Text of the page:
paign ended yesterday afternoon at
4:30 o'clock. The drive did not come
up to the expectations of the sales
managers as 3,000 was the goal set.
Although during the first two days
the number of signers broke all pre-
vious records, the last three days
showed a considerable falling off in'
numbers. It is thought that many
who failed to take the opportunity of,
the reduced pledge rate will later se-
cure their yearbook by the payment,
of $6.00.
All who signed during the cam-
paign may pay at the 'Ensian office
the price of $5.00. This must be done
before December 19 or the rate will
be advanced 50 cents at that time.
Others may secure their
The 1925 'Enslan will be different, {
is the claim of every member of the
staff. Everything from the cover de-
sign to the arrangement of the pic-
tures will be changed. The most
radical change has been made in the'
art work. A style of Gothic motiff
will be followed to be in keeping with
the architecture of the new campus
buildings, particularly the new Law
club. Two thousand five hundred dol-
lars more will be spent this year for I'
art work.
The 'Ensian this year will be en-
tered in the Art Crafts Guild con-k
test for the first time. This organiza-
tion is composed of the engravers1
who handle the art work and engrav-{
ing for 200 annuals of the largest!
universities in the country. Last
t year the prize was won by the "Goph-
er" of the University of Minnesota.
Prof. T. H. Reed of the political
science department left yesterday af-
ternoon for Boston, where he will at-
tend the thirtieth annual meeting of
the national municipal league to be
held Monday, Tuesday, and Wednes-
day at Harvard University.
Professor Reed, who is director of
the University bureau of government
and is recognized nationally as an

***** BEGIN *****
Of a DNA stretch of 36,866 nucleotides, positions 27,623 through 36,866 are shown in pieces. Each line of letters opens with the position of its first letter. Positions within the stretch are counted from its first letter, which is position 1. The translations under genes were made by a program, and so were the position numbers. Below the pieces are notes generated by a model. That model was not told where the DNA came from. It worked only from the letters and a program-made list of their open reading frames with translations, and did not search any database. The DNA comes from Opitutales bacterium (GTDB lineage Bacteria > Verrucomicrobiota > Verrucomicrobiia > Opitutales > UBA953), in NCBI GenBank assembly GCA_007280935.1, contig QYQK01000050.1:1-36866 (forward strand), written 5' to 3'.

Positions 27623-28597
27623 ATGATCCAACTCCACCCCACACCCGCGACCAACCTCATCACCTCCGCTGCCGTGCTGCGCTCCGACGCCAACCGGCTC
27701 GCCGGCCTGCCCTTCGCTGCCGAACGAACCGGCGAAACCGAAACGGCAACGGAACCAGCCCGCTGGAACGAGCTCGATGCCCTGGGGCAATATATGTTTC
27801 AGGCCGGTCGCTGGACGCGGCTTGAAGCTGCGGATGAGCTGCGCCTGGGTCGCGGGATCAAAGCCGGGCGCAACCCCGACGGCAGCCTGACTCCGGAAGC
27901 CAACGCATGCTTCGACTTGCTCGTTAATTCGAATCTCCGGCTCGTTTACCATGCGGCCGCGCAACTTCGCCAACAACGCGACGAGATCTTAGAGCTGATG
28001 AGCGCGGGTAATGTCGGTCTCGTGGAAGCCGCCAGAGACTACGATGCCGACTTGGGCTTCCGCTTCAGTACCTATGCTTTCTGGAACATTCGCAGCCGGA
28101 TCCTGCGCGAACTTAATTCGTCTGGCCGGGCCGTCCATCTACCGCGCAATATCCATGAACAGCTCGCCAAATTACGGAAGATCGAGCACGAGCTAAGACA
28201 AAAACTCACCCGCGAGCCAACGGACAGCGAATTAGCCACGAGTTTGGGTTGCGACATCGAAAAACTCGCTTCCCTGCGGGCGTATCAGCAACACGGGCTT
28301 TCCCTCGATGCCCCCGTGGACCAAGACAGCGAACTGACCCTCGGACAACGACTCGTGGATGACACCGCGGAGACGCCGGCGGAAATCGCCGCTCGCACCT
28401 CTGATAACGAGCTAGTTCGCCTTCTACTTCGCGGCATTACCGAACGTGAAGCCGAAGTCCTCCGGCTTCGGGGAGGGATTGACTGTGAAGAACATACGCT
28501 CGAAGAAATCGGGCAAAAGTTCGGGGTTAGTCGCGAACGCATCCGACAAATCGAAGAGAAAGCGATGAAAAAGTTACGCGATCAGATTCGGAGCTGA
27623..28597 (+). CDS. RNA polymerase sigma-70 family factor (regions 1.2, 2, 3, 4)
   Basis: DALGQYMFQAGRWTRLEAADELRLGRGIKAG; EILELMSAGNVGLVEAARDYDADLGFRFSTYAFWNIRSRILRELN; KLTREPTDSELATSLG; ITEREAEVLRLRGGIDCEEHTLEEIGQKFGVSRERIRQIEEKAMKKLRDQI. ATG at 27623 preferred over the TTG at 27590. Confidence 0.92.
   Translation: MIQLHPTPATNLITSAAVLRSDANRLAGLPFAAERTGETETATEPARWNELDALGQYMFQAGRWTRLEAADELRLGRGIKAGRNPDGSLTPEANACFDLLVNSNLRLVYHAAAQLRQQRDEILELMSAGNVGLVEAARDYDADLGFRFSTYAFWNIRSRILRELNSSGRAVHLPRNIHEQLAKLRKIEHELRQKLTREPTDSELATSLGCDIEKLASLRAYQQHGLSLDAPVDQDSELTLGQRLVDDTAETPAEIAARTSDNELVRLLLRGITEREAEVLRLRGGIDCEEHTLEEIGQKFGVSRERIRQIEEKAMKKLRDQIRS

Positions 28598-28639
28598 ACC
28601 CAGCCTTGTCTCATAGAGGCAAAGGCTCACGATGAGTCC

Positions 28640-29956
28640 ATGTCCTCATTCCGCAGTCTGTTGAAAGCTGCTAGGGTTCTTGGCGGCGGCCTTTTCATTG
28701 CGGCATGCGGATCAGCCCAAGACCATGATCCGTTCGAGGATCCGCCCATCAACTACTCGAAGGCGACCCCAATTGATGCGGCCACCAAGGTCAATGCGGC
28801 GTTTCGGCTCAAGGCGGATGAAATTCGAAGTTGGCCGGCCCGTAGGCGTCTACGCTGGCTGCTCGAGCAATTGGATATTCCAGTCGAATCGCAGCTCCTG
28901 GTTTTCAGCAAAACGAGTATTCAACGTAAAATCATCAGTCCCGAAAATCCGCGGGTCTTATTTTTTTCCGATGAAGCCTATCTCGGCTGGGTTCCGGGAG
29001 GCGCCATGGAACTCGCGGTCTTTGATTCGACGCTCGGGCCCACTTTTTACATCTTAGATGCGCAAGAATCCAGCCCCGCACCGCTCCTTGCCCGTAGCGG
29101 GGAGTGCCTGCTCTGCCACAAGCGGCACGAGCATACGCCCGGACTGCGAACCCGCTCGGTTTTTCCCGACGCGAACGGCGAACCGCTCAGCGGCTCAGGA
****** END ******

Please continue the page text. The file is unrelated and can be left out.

authority on municipal government,+
is chairman of the p ogram commit-'
tee of the national municipal league.
The municipal league exists to pro-
mote efficient and democratic govern-1
ment in city, county, state, and nation,
and is composed of those who are in-
terested in informing themselves up-
on political subjects and in encourag-
ing governmental progress.

Short Session Of Body Beginning Next
Month Will Treat Farm Legislation
And Appropriations Bill
Washington, Nov. 7.-President Coo-
lige does not contemplate at least
for the present, calling the new con-
gress into special session after next
March 4, nor does he now expect to
present any comprehensive plans of
tax reductions to the present congress
at the short session which will begin
next month.
White House spokesmen in outlining
the president's views today indicated
that farm legislation and the annual
appropriation bill would comprise
i the principal subjects of congressional
action at the approaching short ses-
In so far as tax reduction is con-
cerned it was made known that Pres-
dent Coolidge just now does not think
it advisable to reopen the whole ques-
tion of taxation at the short session
with a Congress which has but re-
cently declared its position on the
The President's position on legis-
lative problems was given after a day
devoted mostly -to conferences with
congressional leaders. Senate spokes-
men frankly expressed the hope that
the president would not call a special
session, declaring the country has
shown no desire for immediate addi-
tional legislation,
Washington, Nov. 7.-The Republi-
cans on the basis of revised election
returns appeared today to have gain-
ed an additional seat in the House
bringing their total up to 247 or 29
more than a majority. The upset, in
the first Oklahoma district kept the
Democratic strength to 182 seats as
against 207 in the present house.
On unofficial returns, Wayne Bay-
less, Democrat was winner by a scant
margin in the Oklahoma district but
the official tabulation showed him
143 votes behind S. J. Montgomery,